Posted on behalf of Ewen Callaway.
Taxonomy – the science of classifying and ordering the world’s species – could do with more order, says a new report commissioned by the UK government agency that supports some of the work, the Natural Environmental Research Council (NERC).
“There has to be a strategic overview of what we’re doing in the UK. It’s such a fragmented discipline in terms of its funder, users, and where the expertise is held,” says Geoff Boxshall, a taxonomist at the Natural History Museum in London, who led a survey of UK taxonomy that accompanied the report.
His team recommends the establishment of a UK Taxonomy Coordination Committee to draw together the myriad government agencies, private charities, businesses and other groups that fund, conduct and take advantage of taxonomy research. The fragementary nature of the field makes basic questions, such as how much money is spent each year, difficult to answer, Boxshall says.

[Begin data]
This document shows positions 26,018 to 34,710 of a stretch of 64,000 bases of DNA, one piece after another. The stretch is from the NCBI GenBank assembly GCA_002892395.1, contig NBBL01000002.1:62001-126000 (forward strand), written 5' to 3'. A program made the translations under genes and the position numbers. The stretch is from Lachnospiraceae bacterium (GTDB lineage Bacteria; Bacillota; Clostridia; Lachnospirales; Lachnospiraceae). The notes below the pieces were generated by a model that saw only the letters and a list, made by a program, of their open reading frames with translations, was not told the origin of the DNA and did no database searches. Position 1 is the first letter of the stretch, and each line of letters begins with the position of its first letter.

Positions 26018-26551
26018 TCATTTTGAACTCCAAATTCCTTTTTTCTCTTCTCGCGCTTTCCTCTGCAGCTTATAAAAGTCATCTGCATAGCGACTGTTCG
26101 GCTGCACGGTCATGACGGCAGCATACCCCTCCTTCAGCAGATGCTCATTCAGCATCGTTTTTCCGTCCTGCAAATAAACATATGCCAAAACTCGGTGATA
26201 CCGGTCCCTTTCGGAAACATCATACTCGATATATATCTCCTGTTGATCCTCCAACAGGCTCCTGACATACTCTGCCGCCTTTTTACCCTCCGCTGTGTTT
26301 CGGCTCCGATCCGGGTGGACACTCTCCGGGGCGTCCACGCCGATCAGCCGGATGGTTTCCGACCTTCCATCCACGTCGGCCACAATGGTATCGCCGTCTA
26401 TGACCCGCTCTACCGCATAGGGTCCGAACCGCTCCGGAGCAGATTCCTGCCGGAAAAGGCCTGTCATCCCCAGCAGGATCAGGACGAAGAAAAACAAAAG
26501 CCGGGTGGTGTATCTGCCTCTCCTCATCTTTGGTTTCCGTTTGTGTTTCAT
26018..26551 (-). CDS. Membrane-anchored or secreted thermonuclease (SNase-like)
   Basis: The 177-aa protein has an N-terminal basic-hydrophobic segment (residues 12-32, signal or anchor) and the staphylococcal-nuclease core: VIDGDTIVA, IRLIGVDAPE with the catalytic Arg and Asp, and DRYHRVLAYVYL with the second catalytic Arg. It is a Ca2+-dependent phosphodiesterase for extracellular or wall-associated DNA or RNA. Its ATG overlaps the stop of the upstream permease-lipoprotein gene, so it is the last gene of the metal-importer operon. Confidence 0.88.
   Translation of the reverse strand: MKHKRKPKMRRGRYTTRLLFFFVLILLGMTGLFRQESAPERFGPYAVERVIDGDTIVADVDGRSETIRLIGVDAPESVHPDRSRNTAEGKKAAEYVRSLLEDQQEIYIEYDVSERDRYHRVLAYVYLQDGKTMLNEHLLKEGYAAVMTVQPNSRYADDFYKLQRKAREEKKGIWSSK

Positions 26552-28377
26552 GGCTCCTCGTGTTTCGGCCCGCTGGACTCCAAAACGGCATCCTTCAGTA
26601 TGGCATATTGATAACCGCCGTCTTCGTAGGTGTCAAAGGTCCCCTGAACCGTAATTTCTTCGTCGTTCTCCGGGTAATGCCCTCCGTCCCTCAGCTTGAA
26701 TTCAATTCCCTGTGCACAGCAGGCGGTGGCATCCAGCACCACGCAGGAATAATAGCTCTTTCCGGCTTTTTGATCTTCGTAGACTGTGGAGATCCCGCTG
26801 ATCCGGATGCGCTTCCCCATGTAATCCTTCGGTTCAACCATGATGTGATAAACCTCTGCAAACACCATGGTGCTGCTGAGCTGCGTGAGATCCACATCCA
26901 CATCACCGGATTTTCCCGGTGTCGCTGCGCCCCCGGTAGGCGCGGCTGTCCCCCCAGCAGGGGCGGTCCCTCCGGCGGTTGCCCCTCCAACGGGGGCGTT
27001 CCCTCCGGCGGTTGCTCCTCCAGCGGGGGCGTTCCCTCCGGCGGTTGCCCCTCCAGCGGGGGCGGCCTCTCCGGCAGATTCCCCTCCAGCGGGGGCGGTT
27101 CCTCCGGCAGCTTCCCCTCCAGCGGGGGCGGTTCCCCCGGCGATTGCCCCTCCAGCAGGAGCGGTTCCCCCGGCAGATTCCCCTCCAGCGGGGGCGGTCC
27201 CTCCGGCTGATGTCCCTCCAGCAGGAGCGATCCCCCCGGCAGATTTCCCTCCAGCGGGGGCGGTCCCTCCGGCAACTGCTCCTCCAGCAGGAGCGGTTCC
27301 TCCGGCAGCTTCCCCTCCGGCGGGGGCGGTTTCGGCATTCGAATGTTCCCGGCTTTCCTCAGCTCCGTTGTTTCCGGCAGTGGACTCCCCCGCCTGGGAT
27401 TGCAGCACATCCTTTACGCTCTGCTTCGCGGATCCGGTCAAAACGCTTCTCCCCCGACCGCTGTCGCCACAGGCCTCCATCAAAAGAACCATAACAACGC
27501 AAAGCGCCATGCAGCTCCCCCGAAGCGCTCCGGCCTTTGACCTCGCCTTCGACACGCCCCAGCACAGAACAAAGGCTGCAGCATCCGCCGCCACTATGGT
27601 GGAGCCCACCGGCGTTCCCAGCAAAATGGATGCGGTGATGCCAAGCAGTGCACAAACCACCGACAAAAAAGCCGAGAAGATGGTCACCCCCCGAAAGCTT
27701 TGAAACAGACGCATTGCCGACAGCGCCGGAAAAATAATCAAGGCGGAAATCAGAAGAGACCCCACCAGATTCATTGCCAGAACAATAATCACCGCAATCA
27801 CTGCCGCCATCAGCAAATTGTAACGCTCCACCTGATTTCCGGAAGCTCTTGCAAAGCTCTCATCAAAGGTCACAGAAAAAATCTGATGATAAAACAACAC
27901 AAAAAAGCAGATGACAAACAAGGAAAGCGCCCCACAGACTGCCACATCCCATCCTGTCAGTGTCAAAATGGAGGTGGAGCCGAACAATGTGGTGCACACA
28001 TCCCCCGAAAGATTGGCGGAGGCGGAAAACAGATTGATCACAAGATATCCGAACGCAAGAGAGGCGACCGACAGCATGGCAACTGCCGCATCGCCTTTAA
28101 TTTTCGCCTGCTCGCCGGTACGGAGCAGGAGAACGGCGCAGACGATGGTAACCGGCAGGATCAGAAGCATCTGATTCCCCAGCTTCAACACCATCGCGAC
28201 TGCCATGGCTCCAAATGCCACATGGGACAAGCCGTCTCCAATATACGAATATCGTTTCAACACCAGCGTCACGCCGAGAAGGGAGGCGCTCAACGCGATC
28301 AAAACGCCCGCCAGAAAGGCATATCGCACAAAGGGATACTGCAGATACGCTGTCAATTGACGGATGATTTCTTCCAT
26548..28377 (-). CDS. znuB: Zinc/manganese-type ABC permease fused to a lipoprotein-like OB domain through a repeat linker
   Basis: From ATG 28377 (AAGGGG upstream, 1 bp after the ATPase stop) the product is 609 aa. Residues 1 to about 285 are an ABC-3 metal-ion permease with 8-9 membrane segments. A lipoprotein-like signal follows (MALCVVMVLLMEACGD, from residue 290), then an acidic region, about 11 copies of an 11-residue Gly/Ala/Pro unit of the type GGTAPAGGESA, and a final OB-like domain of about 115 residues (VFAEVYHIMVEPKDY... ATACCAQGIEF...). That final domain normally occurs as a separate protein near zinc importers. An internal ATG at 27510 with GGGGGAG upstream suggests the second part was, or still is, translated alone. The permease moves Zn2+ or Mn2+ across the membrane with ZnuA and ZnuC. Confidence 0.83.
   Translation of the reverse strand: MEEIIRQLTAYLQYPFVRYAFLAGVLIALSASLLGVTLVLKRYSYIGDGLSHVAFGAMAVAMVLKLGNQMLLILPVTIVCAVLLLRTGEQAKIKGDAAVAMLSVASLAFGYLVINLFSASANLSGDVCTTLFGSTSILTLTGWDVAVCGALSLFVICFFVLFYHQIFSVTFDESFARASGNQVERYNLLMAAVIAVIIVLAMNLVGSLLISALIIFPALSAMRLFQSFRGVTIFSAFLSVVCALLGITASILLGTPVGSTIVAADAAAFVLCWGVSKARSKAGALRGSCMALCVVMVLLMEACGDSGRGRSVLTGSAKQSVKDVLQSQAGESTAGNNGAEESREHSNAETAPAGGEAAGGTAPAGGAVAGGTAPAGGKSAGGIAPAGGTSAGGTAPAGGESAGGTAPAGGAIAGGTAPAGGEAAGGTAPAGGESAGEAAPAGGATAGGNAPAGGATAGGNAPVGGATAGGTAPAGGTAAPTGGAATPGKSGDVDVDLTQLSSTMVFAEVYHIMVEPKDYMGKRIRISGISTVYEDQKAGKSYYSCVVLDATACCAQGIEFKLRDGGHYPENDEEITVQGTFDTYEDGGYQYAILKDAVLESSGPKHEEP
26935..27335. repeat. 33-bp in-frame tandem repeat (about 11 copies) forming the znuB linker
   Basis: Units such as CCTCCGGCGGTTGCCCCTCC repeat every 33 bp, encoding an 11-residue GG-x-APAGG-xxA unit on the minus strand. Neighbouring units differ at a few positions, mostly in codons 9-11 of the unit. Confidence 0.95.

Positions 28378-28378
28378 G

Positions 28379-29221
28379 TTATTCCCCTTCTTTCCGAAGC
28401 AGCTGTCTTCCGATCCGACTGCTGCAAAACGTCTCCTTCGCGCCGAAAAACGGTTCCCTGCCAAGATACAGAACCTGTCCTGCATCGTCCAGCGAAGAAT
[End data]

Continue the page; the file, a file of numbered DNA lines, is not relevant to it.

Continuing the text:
“We don’t think this needs to be an expensive or big thing, but something that can bring together and coordinate the disparate bodies,” says the committee’s chairman Charles Godfray, at the University of Oxford.
A Taxonomy Coordination Committee would also be well placed to address a shortage of professional taxonomists. One recent study estimated that it would take the current legion of taxonomists 360 years to catalogue all the world’s animals. Another recent study estimated that 47% to 66% of undiscovered plants are in herbaria, waiting to be described by trained taxonomists.
“There’s been ongoing concern over 20 years about the decline in expertise in taxonomy in the UK,” says Boxshall. For instance, people trained at identifying microfossils are dearly needed in the oil industry, which uses their distribution to guide drilling. However, all of the UK’s Master’s degree programs in micropaleontology have shut down, Boxshall says.
Image of Carl Linnaeus via Wikimedia Commons